Ben C. Smith wrote: ↑
Sun Aug 11, 2019 7:15 pm
How violent do you take the early Jesus movement to have been? Do you think that Jesus was crucified between two bandits because both he and they were seditionists? What do you make of this passage?
Matthew 11.12: 12 From the days of John the Baptist until now the kingdom of heaven suffers violence [? βιάζεται], and violent men take it by force [? ἁρπάζουσιν αὐτήν].
Luke 16.16: 16 The Law and the Prophets were proclaimed until John; since that time the gospel of the kingdom of God has been preached, and everyone is forcing his way into it [εἰς αὐτὴν βιάζεται].
You tend to focus on observance of the law when you discuss the Fourth Philosophy, but what do you make of the more violent tendencies of that movement?
Well, Christian writings themselves tell us how violent some
Christians were (however factual you take it is another matter). According to Acts 21 and 23, there were some Christians who stirred up a riot in Jerusalem and tried to kill Paul for teaching against Torah observance and polluting the Temple. That's about as violent as it gets, and while I don't gather Jewish Christian leaders encouraged or approved of their violence, they shared their point of view and attempted to placate them in Acts 21:20-24:
Then they said to Paul, “You see, brother, how many thousands of Jews have believed, and all of them are zealous for the law. But they are under the impression that you teach all the Jews who live among the Gentiles to forsake Moses, telling them not to circumcise their children or observe our customs. What then should we do? They will certainly hear that you have come.
Therefore do what we advise you. There are four men with us who have taken a vow. Take these men, purify yourself along with them, and pay their expenses so they can have their heads shaved. Then everyone will know that there is no truth to these rumors about you, but that you also live in obedience to the law.
So there was a spectrum of violence within Christianity, as there was within the Fourth Philosophy as a whole (and in the big picture, within Pharisaic Judaism as a whole regarding the degree of participation in or support for the Fourth Philosophy, ala Josephus). And I guess the question boils down to how violent was Jesus, and I suppose his approach to "bringing all to destruction" (as Josephus describes the consequences of the Fourth Philosophy) was relatively moderate but extremely passive aggressive and in keeping with what Josephus says about Fourth Philosophers in Ant. 18.1.6:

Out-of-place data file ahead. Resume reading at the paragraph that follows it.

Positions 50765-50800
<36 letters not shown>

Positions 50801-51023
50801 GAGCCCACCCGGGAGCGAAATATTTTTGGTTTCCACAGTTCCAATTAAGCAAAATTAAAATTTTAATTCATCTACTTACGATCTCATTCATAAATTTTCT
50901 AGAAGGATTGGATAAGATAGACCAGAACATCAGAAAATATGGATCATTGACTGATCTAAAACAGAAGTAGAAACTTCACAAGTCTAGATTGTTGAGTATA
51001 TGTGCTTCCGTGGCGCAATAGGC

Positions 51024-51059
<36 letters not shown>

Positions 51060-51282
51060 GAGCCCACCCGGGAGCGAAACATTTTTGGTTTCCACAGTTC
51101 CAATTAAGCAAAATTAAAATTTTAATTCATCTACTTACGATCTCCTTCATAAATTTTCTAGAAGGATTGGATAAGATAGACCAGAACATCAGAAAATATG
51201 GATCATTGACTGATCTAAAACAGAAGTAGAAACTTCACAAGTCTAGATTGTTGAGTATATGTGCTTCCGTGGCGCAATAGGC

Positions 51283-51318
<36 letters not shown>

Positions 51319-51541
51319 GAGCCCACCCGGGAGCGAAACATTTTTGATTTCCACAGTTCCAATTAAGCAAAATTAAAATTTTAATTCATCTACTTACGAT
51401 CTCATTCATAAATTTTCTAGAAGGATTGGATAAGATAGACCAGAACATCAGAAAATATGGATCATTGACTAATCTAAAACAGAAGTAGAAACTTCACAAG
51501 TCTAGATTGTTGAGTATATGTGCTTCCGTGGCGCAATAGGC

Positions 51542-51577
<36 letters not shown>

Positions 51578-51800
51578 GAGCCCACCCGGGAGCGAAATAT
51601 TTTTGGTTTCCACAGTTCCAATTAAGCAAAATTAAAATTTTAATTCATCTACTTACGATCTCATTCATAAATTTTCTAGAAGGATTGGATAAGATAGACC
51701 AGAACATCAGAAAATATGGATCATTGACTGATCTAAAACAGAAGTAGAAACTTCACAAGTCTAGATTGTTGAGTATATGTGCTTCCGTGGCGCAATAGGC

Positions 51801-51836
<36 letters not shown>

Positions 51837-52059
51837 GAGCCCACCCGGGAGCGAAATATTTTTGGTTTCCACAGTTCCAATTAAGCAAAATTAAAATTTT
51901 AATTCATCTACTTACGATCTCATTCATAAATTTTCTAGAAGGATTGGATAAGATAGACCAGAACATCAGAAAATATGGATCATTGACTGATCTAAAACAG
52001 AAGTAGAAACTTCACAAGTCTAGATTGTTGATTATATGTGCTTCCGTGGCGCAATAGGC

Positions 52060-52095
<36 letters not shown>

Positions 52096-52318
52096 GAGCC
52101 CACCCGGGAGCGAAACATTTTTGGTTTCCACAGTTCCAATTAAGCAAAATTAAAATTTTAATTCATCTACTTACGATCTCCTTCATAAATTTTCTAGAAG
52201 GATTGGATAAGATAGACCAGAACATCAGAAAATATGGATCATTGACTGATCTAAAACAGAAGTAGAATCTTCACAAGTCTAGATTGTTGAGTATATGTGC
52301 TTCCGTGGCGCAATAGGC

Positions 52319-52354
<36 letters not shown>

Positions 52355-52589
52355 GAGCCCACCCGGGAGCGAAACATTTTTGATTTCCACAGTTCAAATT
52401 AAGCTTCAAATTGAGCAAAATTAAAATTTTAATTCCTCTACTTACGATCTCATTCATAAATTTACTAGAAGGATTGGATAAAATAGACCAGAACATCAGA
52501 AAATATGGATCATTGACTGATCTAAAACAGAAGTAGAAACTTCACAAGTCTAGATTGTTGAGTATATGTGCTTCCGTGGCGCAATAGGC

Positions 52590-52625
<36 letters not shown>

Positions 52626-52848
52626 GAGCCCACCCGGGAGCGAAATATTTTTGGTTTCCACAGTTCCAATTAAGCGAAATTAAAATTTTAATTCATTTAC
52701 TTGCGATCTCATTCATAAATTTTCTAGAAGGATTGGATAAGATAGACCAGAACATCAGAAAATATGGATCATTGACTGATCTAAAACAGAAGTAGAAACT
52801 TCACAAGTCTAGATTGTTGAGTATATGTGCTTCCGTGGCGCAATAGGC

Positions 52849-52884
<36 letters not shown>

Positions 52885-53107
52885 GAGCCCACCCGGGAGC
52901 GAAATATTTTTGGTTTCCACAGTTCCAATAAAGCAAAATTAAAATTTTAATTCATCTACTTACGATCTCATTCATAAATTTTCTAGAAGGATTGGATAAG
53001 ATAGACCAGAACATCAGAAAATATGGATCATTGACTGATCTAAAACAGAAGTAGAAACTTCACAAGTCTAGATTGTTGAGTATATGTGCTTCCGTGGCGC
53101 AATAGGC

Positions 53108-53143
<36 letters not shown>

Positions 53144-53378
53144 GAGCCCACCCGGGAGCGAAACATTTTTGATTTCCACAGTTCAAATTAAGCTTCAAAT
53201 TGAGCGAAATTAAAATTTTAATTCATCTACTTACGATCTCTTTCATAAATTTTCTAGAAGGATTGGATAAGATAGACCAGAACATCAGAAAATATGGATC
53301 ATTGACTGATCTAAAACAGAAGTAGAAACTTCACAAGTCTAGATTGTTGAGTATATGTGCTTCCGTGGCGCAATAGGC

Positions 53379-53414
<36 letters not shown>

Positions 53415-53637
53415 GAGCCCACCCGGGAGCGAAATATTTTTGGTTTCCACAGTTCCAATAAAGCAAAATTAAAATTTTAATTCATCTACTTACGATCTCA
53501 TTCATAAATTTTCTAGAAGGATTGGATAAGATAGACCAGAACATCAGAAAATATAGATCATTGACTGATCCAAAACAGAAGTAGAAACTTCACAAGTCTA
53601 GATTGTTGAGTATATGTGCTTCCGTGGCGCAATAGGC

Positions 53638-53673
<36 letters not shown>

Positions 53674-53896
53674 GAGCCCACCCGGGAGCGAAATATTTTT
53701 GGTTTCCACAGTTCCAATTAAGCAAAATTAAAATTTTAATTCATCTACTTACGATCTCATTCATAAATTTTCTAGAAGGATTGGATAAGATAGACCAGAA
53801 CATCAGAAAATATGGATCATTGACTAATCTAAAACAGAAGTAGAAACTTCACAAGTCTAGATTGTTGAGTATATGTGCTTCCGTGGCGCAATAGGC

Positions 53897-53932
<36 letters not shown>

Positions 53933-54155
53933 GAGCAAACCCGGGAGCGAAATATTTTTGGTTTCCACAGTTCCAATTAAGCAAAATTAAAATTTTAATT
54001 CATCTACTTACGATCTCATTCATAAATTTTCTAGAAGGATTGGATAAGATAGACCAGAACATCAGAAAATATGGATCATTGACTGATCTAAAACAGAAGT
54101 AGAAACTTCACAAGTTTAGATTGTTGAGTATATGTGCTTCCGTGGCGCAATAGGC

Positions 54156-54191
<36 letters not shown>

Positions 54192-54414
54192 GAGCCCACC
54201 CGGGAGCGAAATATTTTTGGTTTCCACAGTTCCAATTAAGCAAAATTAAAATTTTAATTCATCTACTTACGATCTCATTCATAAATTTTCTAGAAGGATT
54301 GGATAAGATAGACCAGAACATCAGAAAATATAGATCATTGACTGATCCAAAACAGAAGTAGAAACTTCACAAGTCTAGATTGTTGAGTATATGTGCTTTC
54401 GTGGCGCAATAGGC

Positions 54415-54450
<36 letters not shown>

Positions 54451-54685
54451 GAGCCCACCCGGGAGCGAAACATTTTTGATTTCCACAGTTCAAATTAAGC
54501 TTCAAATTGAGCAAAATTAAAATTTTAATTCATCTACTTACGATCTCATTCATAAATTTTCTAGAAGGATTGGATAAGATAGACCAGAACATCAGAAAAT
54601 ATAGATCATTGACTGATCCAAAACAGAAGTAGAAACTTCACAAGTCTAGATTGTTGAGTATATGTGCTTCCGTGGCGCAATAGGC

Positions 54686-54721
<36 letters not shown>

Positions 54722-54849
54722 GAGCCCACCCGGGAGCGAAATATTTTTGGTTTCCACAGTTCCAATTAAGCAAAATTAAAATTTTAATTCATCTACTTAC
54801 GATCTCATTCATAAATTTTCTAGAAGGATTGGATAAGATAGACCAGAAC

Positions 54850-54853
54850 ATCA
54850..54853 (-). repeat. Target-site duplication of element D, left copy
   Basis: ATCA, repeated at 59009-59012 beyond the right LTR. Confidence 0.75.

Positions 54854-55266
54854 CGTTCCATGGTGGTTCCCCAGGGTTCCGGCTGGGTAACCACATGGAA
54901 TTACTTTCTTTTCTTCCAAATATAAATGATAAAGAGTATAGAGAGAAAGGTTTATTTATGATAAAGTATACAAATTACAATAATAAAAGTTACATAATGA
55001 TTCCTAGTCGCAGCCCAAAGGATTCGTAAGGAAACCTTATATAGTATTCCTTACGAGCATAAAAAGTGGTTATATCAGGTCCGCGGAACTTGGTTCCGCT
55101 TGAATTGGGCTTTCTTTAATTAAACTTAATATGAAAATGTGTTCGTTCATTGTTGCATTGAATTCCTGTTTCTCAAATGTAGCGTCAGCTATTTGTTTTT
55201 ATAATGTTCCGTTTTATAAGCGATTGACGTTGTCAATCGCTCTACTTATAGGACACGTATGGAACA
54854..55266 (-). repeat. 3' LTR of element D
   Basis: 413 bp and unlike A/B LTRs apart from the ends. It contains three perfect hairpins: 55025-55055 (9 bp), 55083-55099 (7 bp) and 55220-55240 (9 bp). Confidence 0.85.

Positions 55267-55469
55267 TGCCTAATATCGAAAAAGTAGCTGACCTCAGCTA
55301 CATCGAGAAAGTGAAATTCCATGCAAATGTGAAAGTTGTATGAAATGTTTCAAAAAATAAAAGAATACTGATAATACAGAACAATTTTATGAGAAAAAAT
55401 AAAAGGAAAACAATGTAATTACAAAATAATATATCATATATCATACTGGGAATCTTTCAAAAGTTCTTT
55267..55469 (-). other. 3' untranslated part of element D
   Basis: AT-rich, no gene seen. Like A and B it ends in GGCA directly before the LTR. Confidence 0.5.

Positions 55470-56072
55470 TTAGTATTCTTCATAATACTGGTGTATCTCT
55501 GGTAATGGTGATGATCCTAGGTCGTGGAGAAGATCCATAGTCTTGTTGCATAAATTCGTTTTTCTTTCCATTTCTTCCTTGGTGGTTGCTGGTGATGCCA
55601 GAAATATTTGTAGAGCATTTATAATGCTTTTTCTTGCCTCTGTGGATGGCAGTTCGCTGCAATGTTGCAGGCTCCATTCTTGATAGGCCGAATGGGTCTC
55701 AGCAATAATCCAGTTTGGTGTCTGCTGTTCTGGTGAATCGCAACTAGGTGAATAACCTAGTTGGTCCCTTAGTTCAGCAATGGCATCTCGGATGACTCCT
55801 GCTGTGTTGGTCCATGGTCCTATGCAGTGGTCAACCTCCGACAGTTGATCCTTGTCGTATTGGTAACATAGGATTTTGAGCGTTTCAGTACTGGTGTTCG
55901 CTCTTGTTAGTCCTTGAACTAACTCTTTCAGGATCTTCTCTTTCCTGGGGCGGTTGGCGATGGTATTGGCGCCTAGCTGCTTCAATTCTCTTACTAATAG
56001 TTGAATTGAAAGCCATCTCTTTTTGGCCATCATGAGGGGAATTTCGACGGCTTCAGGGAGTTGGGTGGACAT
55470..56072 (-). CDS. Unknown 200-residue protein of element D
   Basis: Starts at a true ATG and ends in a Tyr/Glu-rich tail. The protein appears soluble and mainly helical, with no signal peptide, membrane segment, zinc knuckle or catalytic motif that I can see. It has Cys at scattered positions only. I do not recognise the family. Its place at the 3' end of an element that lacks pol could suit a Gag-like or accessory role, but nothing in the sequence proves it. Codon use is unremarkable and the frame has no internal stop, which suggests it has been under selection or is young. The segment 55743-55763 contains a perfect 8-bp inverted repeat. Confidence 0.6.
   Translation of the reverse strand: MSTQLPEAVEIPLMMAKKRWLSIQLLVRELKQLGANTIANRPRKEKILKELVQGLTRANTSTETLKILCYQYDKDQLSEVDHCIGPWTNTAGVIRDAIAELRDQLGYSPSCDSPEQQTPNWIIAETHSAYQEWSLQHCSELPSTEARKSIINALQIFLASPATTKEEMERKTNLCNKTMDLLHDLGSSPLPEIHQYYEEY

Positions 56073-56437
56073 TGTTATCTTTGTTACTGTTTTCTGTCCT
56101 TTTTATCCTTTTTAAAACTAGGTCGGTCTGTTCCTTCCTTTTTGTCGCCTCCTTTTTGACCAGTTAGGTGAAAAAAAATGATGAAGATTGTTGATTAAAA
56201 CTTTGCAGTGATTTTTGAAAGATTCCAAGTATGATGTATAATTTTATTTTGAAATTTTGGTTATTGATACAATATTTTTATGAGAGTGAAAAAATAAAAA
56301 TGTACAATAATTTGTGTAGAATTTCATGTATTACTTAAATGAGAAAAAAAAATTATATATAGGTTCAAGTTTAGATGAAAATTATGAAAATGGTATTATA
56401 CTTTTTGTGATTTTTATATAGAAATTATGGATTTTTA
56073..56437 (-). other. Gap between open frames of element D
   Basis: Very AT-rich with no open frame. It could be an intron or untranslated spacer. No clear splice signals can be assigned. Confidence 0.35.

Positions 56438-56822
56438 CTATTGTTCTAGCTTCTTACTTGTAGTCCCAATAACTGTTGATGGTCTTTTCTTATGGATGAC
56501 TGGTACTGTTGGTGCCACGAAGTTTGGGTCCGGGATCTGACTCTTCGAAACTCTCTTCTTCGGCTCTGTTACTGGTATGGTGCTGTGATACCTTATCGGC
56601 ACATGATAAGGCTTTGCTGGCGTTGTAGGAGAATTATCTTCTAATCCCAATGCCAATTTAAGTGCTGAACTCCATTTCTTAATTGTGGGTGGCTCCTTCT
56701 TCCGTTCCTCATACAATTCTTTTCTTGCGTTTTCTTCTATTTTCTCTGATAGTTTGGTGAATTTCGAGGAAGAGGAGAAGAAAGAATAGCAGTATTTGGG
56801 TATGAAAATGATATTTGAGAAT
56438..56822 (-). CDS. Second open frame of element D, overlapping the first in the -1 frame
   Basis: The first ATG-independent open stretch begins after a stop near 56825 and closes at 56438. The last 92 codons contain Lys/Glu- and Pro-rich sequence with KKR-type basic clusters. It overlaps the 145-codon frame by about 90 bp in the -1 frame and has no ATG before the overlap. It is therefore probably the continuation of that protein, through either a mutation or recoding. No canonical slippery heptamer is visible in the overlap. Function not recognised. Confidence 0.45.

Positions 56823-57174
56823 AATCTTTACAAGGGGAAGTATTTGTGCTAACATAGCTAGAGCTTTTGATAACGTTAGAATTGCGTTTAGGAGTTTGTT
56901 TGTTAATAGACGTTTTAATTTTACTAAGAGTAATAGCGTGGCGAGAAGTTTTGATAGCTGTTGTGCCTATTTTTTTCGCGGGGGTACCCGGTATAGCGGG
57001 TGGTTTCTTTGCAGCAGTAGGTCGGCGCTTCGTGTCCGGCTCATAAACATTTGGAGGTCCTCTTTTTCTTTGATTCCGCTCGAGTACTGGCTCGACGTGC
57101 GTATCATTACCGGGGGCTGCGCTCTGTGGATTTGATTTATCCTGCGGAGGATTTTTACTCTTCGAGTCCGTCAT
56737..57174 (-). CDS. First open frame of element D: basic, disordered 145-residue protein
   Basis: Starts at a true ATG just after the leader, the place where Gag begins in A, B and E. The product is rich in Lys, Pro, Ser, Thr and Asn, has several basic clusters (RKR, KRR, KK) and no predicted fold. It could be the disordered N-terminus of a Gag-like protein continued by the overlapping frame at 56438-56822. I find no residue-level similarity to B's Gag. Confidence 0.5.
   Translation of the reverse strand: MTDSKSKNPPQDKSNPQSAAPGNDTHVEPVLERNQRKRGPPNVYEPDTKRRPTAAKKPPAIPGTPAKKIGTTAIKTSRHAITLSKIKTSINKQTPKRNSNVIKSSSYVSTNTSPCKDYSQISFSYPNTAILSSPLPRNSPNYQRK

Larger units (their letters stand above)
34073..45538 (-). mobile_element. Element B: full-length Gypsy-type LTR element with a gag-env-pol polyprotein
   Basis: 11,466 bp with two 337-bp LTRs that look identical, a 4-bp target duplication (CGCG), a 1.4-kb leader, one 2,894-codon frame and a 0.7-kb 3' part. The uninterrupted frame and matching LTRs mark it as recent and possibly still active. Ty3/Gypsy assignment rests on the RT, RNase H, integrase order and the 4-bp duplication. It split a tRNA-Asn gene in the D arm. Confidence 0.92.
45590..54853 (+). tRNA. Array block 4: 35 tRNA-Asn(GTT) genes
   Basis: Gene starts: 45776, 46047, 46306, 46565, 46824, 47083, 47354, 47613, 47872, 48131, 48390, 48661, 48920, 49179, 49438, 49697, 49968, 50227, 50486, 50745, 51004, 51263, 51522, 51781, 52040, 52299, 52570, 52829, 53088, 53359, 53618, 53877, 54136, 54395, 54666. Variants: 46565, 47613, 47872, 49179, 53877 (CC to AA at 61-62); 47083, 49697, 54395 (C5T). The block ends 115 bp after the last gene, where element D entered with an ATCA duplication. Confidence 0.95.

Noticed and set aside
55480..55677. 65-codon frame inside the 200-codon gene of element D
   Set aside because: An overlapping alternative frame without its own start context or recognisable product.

They also do not value dying any kinds of death, nor indeed do they heed the deaths of their relations and friends, nor can any such fear make them call any man lord. And since this immovable resolution of theirs is well known to a great many, I shall speak no further about that matter; nor am I afraid that any thing I have said of them should be disbelieved, but rather fear, that what I have said is beneath the resolution they show when they undergo pain.
Mk. 8:31-32 and 14:61-62:
Then he began to teach them that the Son of Man must suffer many things and be rejected by the elders, chief priests, and scribes, and that he must be killed and after three days rise again. He spoke this message quite frankly ...
Again the high priest questioned him, “Are you the Christ, the Son of the Blessed One?”
“I am,” said Jesus, “and you will see the Son of Man sitting at the right hand of Power and coming with the clouds of heaven.”
You know in spite of all you gained, you still have to stand out in the pouring rain.